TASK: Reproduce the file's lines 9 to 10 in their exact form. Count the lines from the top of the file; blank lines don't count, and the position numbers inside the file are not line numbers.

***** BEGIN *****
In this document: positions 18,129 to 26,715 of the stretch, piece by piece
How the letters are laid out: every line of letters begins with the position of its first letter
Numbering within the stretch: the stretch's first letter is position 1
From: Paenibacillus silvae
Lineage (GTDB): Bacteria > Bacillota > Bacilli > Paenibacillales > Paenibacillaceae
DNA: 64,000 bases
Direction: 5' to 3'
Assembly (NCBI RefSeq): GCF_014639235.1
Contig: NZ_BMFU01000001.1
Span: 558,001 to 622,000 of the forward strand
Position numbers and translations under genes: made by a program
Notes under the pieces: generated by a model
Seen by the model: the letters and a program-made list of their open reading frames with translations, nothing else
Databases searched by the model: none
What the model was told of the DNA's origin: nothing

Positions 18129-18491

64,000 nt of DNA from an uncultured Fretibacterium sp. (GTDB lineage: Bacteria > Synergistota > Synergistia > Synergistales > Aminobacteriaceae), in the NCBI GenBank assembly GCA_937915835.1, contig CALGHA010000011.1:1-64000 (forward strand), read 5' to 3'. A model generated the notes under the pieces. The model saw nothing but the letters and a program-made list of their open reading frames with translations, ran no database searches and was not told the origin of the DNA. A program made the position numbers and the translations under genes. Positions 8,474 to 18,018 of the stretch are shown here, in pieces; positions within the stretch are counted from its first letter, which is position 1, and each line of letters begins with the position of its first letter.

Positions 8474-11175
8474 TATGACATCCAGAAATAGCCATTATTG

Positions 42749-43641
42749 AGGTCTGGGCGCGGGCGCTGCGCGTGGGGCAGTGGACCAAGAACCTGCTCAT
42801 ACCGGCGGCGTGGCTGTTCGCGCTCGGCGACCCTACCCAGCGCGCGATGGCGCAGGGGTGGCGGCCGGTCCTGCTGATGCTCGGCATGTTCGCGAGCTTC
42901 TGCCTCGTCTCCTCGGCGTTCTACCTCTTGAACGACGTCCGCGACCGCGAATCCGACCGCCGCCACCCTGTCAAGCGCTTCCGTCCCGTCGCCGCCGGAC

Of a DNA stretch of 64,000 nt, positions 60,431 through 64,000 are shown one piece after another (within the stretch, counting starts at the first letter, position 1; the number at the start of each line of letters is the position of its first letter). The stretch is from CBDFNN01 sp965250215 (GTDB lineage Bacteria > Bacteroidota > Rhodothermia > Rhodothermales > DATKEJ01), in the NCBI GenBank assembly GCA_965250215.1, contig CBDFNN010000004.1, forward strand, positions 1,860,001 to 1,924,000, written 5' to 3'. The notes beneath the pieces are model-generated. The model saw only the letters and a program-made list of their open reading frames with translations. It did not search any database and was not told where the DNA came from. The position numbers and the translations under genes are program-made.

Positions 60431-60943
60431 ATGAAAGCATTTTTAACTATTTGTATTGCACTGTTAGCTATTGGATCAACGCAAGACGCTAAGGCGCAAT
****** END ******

Contig: NZ_BMFU01000001.1
Span: 558,001 to 622,000 of the forward strand